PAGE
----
“I’ve been here 20 years and now I’m in night school two days a week to get the piece of paper,” said Jones. “Even though we get the annual training every year.”
Retaining employees once they do get the certificate is more difficult, said Stevenson.
“Once they get the education they move on to work at schools who can pay more,” she said. “If they get the education why work at the center when you can get better pay elsewhere?”
Johnson said in an email, “Providers have options for meeting the staff qualifications listed in the Washington Administrative Code and work experience is one of the ways to meet the requirement.” State regulations indicate if a provider has two years experience now and completed the regular training as part of their licensed job, they will be able to meet the state requirements.
These education requirements are shifting from month to month, as the state modifies its requirements, leaving providers trying to keep up and trying to keep staff in place and properly compensated. Stevenson said, “the never-ending WACs are more than challenging to keep up with, all while trying to run a business.”
“Lots of those teachers working in the field left after the career wage ladder was cut; they took big salary cuts, so they went to work for the schools,” said Andrews. “So we lost all those skilled teachers, and really the foundation of a quality program lies in your staff: the teachers, their skills and education and ability to relate to the kids. If you’re dealing with constant turnover it impacts building relationships with the families. When the state looks at quality child care they need to look first at retaining staff and providers.”
Blanket state regulations restrict a day care provider’s ability to develop community-specific programs.
“They’re looking at a more common, sterile, one-size-fits all (policy),” said Stevenson, adding what works best in Seattle would not necessarily work here.
The importance of child care for the families and the children themselves goes beyond any standard curriculum, said Stevenson.
“Sometimes we’re the only constant for these children,” she said. “We’re making sure they are fed, their clothes are washed, we celebrate special events, we give them hugs and greet them every day. We’re in the nurturing care business. We don’t want to be run like a school, or a boys’ home, or juvenile detention. We want to focus on the physical and intellectual health of children, and excessive regulation is putting (facilities) out of business.”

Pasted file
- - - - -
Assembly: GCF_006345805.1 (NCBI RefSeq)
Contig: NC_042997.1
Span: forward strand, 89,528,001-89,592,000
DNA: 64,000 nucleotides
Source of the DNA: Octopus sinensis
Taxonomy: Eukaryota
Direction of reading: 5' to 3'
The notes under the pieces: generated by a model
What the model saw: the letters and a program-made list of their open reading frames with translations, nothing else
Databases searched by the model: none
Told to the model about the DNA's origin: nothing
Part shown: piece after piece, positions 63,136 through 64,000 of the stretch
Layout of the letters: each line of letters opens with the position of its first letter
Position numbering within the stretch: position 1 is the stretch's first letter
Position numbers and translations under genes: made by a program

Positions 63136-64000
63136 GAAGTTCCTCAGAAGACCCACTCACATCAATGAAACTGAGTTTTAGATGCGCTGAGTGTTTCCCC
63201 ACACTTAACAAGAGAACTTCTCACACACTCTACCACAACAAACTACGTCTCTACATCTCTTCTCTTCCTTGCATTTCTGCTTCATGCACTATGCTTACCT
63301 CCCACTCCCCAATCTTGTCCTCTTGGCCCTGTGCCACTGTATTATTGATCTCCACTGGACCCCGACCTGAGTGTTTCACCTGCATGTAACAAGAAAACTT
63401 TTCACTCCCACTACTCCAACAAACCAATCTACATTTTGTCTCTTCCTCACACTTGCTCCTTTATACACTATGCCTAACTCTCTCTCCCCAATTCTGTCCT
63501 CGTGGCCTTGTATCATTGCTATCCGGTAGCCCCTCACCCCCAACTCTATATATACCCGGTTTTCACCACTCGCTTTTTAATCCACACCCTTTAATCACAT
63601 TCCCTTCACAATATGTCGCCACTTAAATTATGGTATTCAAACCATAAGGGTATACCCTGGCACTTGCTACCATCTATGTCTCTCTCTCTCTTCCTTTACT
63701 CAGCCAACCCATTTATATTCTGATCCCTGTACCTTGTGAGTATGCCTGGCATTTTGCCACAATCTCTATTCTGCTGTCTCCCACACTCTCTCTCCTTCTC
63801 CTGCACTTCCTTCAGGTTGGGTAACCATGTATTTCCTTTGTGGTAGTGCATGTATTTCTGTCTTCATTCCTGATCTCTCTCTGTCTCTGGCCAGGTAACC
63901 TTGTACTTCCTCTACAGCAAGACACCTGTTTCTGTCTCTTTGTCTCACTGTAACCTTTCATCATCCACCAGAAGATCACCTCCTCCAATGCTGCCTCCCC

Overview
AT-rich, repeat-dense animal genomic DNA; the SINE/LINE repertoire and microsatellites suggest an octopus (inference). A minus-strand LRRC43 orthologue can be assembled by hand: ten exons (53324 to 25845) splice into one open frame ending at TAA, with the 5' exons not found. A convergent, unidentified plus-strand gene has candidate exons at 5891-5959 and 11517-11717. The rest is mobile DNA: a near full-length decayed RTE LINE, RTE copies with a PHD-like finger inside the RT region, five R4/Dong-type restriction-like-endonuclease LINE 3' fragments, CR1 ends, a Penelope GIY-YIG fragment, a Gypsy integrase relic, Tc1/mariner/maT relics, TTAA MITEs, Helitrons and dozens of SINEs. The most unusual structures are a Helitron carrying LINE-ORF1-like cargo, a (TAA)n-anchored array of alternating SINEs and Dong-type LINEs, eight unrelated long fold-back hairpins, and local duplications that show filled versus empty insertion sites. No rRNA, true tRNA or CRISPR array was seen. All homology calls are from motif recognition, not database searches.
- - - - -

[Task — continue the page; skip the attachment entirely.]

Stevenson said the buildup of regulations in the industry is an attack on women-owned businesses.
“As a woman I’m very proud of this business I’ve created and established,” she said. “We have uplifted so many women off assistance, all working full time, all making a livable wage,” many who would be forced back on assistance if her center were to go under.
Providers agree child care needs to be regulated, but the ever-changing additions to regulations are a burden, they say.
“I support regulations, I feel all child care services need to have high standards,” said Stevenson. “But there needs to be a threshold for those standards.”
“I think the intent in child care regulations, the phrase has been high quality child care, and everybody wants their child to be part of a high quality day care,” said Smith. “I think they’ve failed to think about the business of child care.”
Stevenson, Andrews and Smith find themselves taking active roles with state officials, trying to find a way to keep child care facilities of all sizes and types afloat, personalized for their own communities’ specific needs, and operating under a regulatory system that helps keep current facilities in business and encourages the development of new facilities to make up the shortfall.
“We love what we do, don’t regulate us out of our industry,” said Stevenson.